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Find limit L. Then find δ > 0 such that |f(x) - L| < 0.01 (f(x) = x^2 -3)

  1. Oct 14, 2012 #1
    1. The problem statement, all variables and given/known data
    Find limit L. Then find δ > 0 such that |f(x) - L| < 0.01

    Limit when x approaches 2 of x^2 -3

    2. Relevant equations
    0 < |x-c| < δ
    0 < |f(x) - L| < ε

    3. The attempt at a solution
    function is continuous at D = ℝ so limit is f(2) = 1

    0 < |x-2| < δ and

    0 < |x^2 -3 -1| < 0.01 ⇔ 0 < |x^2 -4| <0.01 ⇔ 0 < |x + 2|*|x-2| < 0.01 which is good because:
    0 < |x-2| = 0.01 / |x+2|

    I've seen the solution and i see that i'm supposed to assume a range for x (like (1,3) ). I can imagine that because the function isn't linear a range has to be assumed.

    They say that assuming this range gives δ = 0.01 / 5 = 0.002 witch seems to be the smallest of 0.01 / 3 and 0.01 / 5. That makes sense to me.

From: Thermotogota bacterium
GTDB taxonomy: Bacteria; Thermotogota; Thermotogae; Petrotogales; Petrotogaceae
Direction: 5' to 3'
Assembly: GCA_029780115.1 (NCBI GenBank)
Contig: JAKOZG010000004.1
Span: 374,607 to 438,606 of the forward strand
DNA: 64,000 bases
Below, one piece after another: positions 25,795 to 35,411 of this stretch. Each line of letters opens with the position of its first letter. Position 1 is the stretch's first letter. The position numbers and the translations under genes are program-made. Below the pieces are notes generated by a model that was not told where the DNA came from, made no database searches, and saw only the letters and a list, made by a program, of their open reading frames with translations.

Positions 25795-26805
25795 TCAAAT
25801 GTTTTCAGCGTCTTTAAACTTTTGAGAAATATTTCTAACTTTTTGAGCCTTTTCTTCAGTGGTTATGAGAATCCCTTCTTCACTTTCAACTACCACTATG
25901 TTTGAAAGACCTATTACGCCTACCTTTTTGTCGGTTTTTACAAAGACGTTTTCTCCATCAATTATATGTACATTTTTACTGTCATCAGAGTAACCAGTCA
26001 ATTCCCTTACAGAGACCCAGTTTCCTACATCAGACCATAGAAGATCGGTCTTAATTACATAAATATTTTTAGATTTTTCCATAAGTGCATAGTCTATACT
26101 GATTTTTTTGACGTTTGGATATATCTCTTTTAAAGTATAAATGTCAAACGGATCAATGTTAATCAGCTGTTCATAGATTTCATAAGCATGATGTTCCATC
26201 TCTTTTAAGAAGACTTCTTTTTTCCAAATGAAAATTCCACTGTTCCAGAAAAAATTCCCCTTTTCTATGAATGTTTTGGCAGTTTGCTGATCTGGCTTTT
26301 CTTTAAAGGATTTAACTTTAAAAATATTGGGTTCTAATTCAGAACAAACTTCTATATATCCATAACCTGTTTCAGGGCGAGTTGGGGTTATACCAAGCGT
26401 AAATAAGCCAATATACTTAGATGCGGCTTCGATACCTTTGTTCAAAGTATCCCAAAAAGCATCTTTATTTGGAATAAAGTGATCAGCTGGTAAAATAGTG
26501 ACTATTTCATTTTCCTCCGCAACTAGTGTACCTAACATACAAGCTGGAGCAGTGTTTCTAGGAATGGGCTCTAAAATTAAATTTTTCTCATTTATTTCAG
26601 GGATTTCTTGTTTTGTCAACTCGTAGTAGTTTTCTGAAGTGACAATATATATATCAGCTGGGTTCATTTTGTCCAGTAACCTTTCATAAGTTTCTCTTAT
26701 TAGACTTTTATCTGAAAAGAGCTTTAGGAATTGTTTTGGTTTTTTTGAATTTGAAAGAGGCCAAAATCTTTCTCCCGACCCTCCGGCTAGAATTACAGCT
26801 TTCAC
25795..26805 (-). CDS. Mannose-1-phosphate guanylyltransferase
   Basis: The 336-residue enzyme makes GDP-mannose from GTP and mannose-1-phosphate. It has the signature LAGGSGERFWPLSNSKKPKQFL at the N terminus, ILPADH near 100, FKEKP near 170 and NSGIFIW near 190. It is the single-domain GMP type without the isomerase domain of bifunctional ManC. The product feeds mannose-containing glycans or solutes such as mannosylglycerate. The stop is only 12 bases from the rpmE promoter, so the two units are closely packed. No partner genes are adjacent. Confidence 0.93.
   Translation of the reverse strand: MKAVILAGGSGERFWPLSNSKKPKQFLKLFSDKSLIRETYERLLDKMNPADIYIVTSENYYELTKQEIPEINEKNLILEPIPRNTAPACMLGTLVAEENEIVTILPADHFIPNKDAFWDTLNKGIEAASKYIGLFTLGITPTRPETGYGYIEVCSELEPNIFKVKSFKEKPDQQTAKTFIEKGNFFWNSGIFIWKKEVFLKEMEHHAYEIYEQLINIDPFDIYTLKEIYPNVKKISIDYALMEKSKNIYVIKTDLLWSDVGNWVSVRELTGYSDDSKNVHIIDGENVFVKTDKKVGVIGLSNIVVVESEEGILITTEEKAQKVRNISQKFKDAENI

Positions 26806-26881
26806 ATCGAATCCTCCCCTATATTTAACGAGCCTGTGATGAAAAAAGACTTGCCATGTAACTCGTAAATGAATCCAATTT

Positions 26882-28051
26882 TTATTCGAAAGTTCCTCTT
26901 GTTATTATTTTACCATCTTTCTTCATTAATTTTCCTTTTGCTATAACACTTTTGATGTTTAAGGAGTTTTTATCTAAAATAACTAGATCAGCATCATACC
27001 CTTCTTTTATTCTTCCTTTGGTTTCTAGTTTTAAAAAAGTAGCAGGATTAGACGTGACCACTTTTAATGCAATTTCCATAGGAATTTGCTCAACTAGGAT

But why this chosen range? Why does this range apply to ε = 0.01? Choosing a different range gives a different δ.

    Who can help me with this i'm really trying to understand this.
     
  2. jcsd
  3. Oct 14, 2012 #2

    tiny-tim

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    Science Advisor
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    hi ialink! :smile:
    exactly! :smile:

    δ depends on ε

    (we could write it δ(ε) )

    these proofs all involve showing that whatever ε we choose, we can always find a δ :wink:

    (usually δ gets smaller and smaller, just like ε)
     
  4. Oct 14, 2012 #3
    Hey Tiny Tim

    If i Would express δ(ε) I'd say δ(ε) = ε / |x+2|. Calculating δ with this function is possible for D = ℝ (for both ε and x) so a logical conclusion is that the limit exists that's what you mean right?

    but ε = 0.01 is given to find the appropriate δ. Something has to be assumed for x in δ(ε) = ε / |x+2|. They assume (1,3) and find δ = 1/5*ε or δ = 1/3*ε and therefore conclude that δ = 1/5 * 0.01 = 0.002. That i don't get. What's the relation between the chosen range (1,3) an ε = 0.01? Why is that valid?
     
    Last edited: Oct 14, 2012
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